Well done, Jack /snark

  6. Regarding 3.

    The State Department has denied that there has been any change to rules and regulations. Each of the 3 cases they have looked at have involved unusual situations where discretion was misapplied, or plain ordinary bureaucratic mistakes where made. They’re working on correcting the problems.

    There are now 10 similar cases we know of.

    My own appreciation of the situation is that it’s not a top down policy, it’s just some assholery at the lower levels. But not just a few isolated and unrepresentative examples either. There is a pattern. This appreciation is subject to change as new evidence comes in.

    In one case, a rejected application was resubmitted unchanged, and was accepted.

    The situation is still being monitored, but having an official State Department statement that there has been no unannounced official change to policy has assuaged many fears.

  7. Meanwhile in Michigan, and a story that appeared in several old posts on this site;

    A Michigan appeals court has ruled that transgender women are not women and that a former Planet Fitness customer has a legal case against the chain of gyms.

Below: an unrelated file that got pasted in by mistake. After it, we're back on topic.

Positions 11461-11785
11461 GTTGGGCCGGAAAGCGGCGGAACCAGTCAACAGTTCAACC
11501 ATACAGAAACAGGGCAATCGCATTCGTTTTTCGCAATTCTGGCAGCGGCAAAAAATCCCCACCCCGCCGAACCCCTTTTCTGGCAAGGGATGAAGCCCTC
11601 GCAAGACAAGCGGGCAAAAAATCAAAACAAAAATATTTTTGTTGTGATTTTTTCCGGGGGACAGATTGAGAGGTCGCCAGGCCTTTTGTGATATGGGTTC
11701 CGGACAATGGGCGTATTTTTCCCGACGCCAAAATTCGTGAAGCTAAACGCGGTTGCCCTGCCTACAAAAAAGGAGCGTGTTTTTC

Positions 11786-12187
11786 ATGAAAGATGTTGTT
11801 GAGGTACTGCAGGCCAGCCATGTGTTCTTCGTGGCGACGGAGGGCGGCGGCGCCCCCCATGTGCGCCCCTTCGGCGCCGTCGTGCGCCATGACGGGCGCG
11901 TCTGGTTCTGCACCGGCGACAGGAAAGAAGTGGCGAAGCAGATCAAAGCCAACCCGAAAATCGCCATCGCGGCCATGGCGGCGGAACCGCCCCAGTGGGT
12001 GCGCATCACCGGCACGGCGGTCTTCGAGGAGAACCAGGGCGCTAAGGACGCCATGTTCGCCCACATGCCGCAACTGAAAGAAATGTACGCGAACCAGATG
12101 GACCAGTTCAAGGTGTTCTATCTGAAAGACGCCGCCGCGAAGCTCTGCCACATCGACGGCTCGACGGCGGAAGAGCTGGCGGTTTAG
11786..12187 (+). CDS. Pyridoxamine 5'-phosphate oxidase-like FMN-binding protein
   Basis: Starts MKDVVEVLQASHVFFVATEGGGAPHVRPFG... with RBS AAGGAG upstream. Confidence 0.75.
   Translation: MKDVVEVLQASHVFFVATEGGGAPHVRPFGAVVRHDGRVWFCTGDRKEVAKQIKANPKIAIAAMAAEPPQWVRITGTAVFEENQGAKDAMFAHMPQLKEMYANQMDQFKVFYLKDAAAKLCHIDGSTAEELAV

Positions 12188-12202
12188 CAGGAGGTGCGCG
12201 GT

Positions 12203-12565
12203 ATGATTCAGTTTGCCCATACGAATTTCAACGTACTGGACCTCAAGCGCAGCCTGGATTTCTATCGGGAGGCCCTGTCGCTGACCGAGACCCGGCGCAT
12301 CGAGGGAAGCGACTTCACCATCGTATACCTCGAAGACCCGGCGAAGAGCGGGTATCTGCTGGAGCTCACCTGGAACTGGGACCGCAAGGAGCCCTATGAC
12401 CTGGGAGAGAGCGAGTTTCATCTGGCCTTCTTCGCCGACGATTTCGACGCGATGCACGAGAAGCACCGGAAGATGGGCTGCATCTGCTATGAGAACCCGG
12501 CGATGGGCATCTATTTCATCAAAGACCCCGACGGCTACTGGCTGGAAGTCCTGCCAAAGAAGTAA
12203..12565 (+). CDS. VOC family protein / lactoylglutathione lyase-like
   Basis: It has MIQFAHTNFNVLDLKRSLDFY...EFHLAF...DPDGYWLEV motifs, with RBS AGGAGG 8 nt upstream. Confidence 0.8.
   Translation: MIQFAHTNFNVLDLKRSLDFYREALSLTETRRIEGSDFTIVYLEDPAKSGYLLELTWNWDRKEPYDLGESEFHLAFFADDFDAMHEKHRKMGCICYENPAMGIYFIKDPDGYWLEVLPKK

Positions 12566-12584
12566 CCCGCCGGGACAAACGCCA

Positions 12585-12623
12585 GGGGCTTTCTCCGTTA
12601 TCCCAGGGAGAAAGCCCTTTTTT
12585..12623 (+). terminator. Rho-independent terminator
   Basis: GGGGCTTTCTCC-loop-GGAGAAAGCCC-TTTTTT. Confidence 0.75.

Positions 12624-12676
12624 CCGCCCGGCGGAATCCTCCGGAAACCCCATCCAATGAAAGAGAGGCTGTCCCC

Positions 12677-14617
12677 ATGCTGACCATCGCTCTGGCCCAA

The case dates back to 2015 when Yvette Cormier saw a transgender woman — whom she described as a “man” — in the women’s locker room of her Midland, Michigan Planet Fitness. She complained to management and warned other customers, which prompted the gym to cancel her membership for “inappropriate and disruptive” behavior. Cormier sued Planet Fitness for over $25,000 in damages, alleging that she suffered a violation of privacy, as well as embarrassment, humiliation, severe emotional distress, and damage to her reputation.

    A Michigan lower court ruled against her and last year, a state court of appeals agreed that she suffered no intrusion of privacy.

    But in April, the Michigan Supreme Court revived the case and sent it back to the appellate court to examine a legal question it hadn’t initially considered. And this time, the panel found that Planet Fitness violated its own contract with Cormier…

    Cormier alleged that Planet Fitness misrepresented the nature of its contract when it said that she would have access to a private women’s locker room but did not disclose that so, too, would “men who self-identity as women.” (The court conspicuously refuses to use the word “transgender” and repeatedly refers to transgender women with this phrase.) This inclusive policy would have affected her decision to purchase a membership and thus is relevant to her claim that Planet Fitness engaged in deceptive business practices.